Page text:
Time is weird, life is strange, a mixed bag for me who has a dark personality, something you really can't change, and a feeling of always being on the outside, partly by choice, but also by dislocation and a kind of chronic square-peg syndrome. I hate it, and it goes by so fast. I have thrown myself at my goals, and largely fallen short. I am bullheaded enough not to stop, don't even know how to stop, to give up. I want to. I want to let it go, forget about making any sort of mark, because if I've come this far and haven't, I won't. 

So I tell myself. The war goes on. I want this! I want someone to read my story, be grabbed and moved by it. I see it slowly sinking into the quagmire it seems to have arisen from. I have no idea what to do. Fretting, emotional, I find music triggers floods of weeping, which a part of me secretly enjoys. I realize I have had bits and pieces of success, just enough to keep me writing but never enough to feel satisfied or worthy. So the battle never ends: toujours, c'est la guerre.

BLOGGER'S NOTE.  OK, so I've had a few more thoughts about all this. Writers necessarily tear themselves apart in the service of their work, so I must analyze. 

I think one of the reasons the song affected me so wrenchingly is that I hadn't heard it in 35 years. That's a lot of heartache, a lot of gain and loss, richness as well as periods of abject wretchedness. And golden gifts, sometimes unrecognized. Isn't that kind of like the song of the "vieux amants"? When  I looked at it more closely, I realized that this was hardly a song of tragedy. It was all about a couple who are devoted to each other even after some fierce storms, including infidelity and deception (thus, all the references to trickery, sorcery, not the kind of "magic" we associate with romance).

In other words, this ain't such a bad deal. This is a couple, still passionate about each other, never indifferent, together because they still want to be. There are poignant references, almost disguised (the "room without a cradle", which implies a childlessness they may nor may not have chosen), and the casual affairs which help pass the time, but such biting sarcasm almost borders on the humorous. 

I'm reminded of a Catholic priest I used to know who was ticked off because people constantly referred to the sufferings of Jesus. "He had a bad week at the end," he liked to say, "but aside from that, he had a pretty good time!". I feel this way about the old lovers (who, if they're really old, must have met when they were well into their 50s). There is a richness here that is in contrast to the tragic, sobbing tune, which seems to be talking about death rather than devotion.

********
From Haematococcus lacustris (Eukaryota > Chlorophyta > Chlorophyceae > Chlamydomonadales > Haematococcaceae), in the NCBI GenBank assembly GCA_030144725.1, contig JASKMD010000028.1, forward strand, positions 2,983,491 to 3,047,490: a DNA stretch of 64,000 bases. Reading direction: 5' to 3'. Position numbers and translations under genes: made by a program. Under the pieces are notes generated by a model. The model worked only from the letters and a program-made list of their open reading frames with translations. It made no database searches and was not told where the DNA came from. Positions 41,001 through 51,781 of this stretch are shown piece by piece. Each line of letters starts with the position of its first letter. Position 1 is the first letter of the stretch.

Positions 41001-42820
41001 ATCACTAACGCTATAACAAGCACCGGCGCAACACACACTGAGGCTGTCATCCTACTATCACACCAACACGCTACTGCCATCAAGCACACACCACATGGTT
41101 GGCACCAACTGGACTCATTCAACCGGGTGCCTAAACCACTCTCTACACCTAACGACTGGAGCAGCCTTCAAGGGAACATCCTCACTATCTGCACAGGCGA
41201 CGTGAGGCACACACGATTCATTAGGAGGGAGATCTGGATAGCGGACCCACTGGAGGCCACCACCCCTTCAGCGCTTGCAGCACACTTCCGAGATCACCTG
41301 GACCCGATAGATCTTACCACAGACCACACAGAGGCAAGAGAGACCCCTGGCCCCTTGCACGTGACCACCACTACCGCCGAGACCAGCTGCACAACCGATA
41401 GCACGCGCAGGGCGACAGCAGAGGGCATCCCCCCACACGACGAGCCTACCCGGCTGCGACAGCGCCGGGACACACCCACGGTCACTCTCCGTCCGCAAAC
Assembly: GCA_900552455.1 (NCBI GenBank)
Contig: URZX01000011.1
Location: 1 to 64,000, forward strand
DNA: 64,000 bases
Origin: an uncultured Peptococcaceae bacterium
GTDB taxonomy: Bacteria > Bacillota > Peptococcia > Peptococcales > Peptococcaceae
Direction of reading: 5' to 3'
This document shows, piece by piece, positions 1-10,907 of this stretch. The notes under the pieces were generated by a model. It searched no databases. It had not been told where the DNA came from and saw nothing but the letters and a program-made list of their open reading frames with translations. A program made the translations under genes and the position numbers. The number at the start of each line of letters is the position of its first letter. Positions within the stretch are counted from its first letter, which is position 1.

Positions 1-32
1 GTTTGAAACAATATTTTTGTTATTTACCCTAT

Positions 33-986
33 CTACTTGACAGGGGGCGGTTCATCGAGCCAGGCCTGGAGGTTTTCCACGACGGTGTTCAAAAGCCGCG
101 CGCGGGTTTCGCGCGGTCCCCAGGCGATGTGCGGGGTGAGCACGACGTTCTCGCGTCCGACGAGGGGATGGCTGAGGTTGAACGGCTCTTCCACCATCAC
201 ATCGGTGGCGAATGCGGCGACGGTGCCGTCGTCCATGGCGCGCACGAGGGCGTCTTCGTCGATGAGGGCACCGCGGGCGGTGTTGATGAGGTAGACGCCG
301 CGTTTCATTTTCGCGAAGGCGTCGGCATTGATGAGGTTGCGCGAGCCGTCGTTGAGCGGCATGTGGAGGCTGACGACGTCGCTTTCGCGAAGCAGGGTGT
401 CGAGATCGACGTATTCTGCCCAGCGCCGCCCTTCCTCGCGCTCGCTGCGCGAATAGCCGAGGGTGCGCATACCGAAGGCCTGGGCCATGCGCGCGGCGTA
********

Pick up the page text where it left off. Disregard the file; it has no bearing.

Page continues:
I can't really listen to Brel sing his own stuff. I just made an attempt to watch him sing this on YouTube, and the problem isn't his voice. The arrangement is pure elevator music, sudsy, with those high cheesy strings I haven't heard since I threw out my old Ferrante and Teicher albums .I don't know why a legend like Brel would allow such fromage, and I will admit Collins' version is far superior, but OH is it mournful, funereal almost, whereas Brel's is just oversentimental, and a little sad.

Another thing that popped into my head: the more I listen to this tune, the more I realize it's actually a tango. Just change the tempo, the rhythm, and you can see the "vieux amants" in black silk and spangles, performing the oddly jerky eroticism of old Argentina on the dance floor.

River Deep, Wall of Sound

I picked this version of River Deep Mountain High because it's the one where she truly nails it. I spent an incredible amount of time in the early '90s, when I was dealing with agonizing sexual abuse issues in therapy, listening and listening to this song. I did know something about the surreal Phil Spector "wall of sound", the densely-packed audio that seems to have no discernible crack in it, so that you had no choice but to be deeply immersed, if not drowned. Seeing Angela Bassett in What's Love Got to Do with it only intensified my exploration, my craving to understand this incredible, almost volcanic song, the way the sexual frenzy builds and builds until Tina screams the kind of scream you might scream if you saw your mother's ghost.

The lyrics are so turgid they're ready to explode: 

Cause it grows stronger, like the river flows
And it gets bigger baby, heaven knows
And it gets sweeter baby, as it grows